“It’s Out Of Control Now”: First, Donald Trump Came For The Muslims

I have never truly feared for the well-being of my family or friends because of the words uttered by an American politician. But that has changed after Donald Trump’s comments over the past few days about Muslims.

When I tell you that Trump’s remarks about what he has planned for Muslims in America if elected president are bone chilling, I’m not exaggerating. But to me the most frightening—and yes, I mean frightening—incident in all of this is what happened Saturday at Trump’s rally in Birmingham, Alabama.  It was not just his words, but the way Trump conveyed them and the setting that conjured up a truly dark time in human history.

During his rally Saturday deep in the heart of Dixie, Trump told the crowd of thousands in no uncertain terms what Muslims could expect if he leads our nation. “Just to set it clear,” Trump stated, pausing slightly for dramatic effect. A sternness then came over his face as he declared emphatically: “I want surveillance of these people.”

You see to Trump, we are not your fellow Americans who are teachers, doctors, taxi drivers, member of Congress, etc. No, he has dehumanized us into a faceless group he calls “these people.” And Trump has unilaterally determined that “these people,” Muslim Americans, are not worthy of the same rights as other Americans. That we, Muslims, are less than fully American simply because of our faith.

Trump then implored the crowd to cheer for his plan that would strip the constitutional rights of a minority group in America with the call, “Are you ready for this? Are you ready?” And on cue, thousands in the crowd cheered as their leader beckoned.

Then something else happened at the event that should give all Americans pause. In this sea of adoring Trump fans stood a black man by the name of Mercutio Southall Jr., a well known local activist. Southall had been shouting “Black Lives Matters,” which had so upset Trump supporters that some began to assault him.

Trump, who later admitted that he had been annoyed with the interruptions by this black activist, can be heard bellowing out to his followers as they are assaulting Southall: “Get him the hell out of here, will you, please?” Adding, “Get him out of here. Throw him out!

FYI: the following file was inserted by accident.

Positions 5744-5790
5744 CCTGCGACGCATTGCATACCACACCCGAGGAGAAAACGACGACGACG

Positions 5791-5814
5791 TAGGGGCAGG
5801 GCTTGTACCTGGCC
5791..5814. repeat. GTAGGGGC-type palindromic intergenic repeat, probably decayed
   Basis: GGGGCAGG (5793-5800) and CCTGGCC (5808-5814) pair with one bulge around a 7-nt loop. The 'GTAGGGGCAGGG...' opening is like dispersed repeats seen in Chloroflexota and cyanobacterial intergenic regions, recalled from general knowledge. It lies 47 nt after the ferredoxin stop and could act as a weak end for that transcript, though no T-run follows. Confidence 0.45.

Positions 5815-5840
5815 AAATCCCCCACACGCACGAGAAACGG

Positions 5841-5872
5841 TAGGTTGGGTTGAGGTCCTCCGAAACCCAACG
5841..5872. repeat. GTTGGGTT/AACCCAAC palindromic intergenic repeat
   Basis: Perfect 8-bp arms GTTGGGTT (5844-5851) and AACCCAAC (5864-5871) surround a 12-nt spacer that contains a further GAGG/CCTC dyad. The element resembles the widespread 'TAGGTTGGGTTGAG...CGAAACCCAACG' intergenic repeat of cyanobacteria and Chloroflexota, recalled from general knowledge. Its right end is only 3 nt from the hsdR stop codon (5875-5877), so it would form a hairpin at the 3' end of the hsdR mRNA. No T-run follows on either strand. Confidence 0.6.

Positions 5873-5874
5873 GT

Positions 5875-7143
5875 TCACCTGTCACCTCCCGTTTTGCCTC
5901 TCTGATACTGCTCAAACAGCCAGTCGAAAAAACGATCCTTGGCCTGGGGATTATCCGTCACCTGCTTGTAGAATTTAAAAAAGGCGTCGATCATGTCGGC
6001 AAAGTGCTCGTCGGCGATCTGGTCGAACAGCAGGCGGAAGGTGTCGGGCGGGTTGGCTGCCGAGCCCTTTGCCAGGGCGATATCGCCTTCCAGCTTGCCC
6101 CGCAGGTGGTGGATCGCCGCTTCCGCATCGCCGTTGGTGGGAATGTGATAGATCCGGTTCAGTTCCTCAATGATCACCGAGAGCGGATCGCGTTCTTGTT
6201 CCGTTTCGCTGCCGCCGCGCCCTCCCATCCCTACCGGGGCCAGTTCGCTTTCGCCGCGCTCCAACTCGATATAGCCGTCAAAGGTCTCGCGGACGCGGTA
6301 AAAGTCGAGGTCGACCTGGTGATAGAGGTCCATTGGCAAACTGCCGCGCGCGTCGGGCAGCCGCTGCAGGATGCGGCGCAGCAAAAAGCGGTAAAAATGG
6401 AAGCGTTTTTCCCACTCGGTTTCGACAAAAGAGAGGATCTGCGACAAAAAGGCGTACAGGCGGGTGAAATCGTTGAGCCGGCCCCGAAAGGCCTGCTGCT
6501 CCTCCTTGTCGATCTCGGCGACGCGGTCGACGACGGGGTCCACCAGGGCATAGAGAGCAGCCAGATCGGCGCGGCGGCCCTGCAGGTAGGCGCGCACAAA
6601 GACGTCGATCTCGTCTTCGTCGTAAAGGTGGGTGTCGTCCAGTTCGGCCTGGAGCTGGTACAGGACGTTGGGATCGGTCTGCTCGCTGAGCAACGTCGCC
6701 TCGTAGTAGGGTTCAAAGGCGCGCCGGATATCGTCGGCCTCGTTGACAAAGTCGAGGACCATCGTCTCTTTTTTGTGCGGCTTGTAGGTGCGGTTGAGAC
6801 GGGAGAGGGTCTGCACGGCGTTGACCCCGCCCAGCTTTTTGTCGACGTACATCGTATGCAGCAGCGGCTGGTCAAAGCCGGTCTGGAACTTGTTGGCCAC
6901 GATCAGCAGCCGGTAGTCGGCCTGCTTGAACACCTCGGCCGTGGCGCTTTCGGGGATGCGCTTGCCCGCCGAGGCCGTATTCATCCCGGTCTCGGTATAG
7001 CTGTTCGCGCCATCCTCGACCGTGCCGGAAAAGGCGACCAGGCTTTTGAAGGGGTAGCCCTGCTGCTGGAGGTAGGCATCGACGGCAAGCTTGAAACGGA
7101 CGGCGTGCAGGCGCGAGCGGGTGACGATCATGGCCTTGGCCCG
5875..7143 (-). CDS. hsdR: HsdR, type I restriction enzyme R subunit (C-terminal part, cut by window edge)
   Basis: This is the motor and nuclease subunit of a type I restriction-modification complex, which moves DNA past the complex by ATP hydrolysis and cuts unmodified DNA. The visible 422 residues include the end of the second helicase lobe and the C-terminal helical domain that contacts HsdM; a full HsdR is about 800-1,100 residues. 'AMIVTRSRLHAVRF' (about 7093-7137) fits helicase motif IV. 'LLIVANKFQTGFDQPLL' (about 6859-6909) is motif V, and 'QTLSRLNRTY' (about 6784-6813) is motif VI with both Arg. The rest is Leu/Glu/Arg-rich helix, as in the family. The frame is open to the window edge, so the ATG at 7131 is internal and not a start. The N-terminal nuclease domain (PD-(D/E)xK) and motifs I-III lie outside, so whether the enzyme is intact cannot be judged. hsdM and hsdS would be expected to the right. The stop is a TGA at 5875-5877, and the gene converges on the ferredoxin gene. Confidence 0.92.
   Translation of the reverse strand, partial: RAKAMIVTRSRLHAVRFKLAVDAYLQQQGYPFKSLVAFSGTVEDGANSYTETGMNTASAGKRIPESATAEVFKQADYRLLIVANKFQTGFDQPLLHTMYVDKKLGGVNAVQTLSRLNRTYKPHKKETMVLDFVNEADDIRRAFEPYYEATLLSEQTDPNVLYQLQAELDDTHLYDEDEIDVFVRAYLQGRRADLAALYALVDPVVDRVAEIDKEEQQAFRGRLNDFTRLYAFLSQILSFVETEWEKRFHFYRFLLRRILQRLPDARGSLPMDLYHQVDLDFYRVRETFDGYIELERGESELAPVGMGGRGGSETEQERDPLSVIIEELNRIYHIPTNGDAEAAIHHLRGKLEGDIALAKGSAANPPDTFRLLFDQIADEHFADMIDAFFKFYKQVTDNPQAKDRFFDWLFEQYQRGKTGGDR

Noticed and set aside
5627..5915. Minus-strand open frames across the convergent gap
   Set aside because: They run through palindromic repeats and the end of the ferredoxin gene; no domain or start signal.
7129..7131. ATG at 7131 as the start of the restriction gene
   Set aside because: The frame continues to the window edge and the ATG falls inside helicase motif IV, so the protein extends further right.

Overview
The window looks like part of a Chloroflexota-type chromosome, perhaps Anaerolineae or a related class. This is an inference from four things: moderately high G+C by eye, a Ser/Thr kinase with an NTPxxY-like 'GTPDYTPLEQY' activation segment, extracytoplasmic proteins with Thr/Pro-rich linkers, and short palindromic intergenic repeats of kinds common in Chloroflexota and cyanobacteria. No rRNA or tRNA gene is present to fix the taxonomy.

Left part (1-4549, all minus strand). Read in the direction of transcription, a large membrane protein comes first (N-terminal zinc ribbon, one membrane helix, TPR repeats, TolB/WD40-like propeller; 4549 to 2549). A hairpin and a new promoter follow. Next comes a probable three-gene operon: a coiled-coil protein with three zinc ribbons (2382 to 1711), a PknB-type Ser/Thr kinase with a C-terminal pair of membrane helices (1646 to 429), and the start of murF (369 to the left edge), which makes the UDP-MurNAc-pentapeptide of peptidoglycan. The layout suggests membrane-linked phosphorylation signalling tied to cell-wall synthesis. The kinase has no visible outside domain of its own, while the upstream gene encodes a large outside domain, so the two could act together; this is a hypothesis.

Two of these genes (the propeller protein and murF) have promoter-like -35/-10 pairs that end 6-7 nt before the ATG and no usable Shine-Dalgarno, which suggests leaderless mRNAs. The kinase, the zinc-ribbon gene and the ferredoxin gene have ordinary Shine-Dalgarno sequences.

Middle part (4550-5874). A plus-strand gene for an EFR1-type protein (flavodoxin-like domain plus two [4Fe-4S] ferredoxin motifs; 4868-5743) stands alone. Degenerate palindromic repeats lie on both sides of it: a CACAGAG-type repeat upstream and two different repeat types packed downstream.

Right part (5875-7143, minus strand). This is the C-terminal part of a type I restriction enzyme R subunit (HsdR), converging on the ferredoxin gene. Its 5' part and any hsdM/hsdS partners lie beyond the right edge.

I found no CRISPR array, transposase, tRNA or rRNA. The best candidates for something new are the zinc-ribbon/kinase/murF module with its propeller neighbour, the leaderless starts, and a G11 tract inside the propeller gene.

And shockingly on Sunday morning when Trump was asked on Fox News about the assault of Southall, he defended it: “Maybe he should have been roughed up, because it was absolutely disgusting what he was doing.

But Trump’s demonization of minorities in his quest for power didn’t begin or end on Saturday. He launched his presidential campaign in June in a way that earned him the praise of white supremacist groups for his demonization of Latino immigrants. But I’m sure Trump was already on the radar of these hate groups, which he has refused to denounce, given his infamous racist birther campaign versus President Obama.

And earlier last week, Trump commented to a reporter that he was open to creating a Muslim database and possibly even requiring Muslims to carry special ID cards.

Trump has also doubled down in the past few days on his pledge to order warrantless spying on Muslim Americans and even to close down American mosques. This is no different than racial profiling of Latinos and blacks and it’s no less unconstitutional.

Trump, however, was not done with his Muslim bashing.  In fact, he upped it Saturday by claiming that “thousands and thousands” of Arabs and Muslims in New Jersey were cheering as the World Trade Center came down on 9/11. This is a lie. And that’s not a matter of opinion, it’s fact. ABC’s George Stephanopoulos challenged Trump on Sunday, telling the GOP’s leading candidate point blank that the “police say it didn’t happen.” Yet Trump refused to back down, claiming he saw this on television 14 years ago.

The bigger question here is why Trump would even bring up this incident that occurred more than 14 years ago? How is it relevant to the key issues in the 2016 presidential campaign? It’s not. It simply plays well with the GOP base. In fact, just a few days before Trump began his jihad versus Muslims, a poll was released finding that three-quarters of Republicans think Islam is “at odds” with American values. Trump’s demonization of Muslims, as well as other minority groups, is simply part of his strategy to achieve power.

Thankfully, we have seen a cross section of Americans pushing back against Trump’s hate. Therein lies the silver lining. On the claim that Muslims in New Jersey celebrated after 9/11, numerous elected official from the Garden State have made it clear that Trump is absolutely wrong. These include the current mayor of Jersey City and longtime New Jersey State Sen. Raymond Lesniak, who tweeted bluntly:  “To Trump: Stop your inflammatory lies about Americans.

Even the Anti Defamation League (ADL) swiftly condemned Trump, telling BuzzFeed that Trump is “giving new life to long-debunked conspiracy theories about 9/11.” The ADL dubbed it a “a variation of the anti-Semitic myth that a group of Israelis were seen celebrating as the Twin Towers fell.”

And many on social media made it clear that if Trump ever required American Muslims to register with the government, they would too, even they weren’t Muslim. One of the most moving shows of support came from Rabbi Joshua Stanton, a man who says he tries to avoid politics, but still felt compelled to pen a touching article titled, “Register Me, Too, Mr. Trump.

The GOP is at a crossroads that will define its party for years.  They can nominate Trump, a man who has demonized American minority groups, or choose someone who truly embraces American values. But if Trump is the Republican presidential nominee in 2016, they will have made it clear to America that the Grand Old Party is no longer the party of Lincoln, but the party of hate.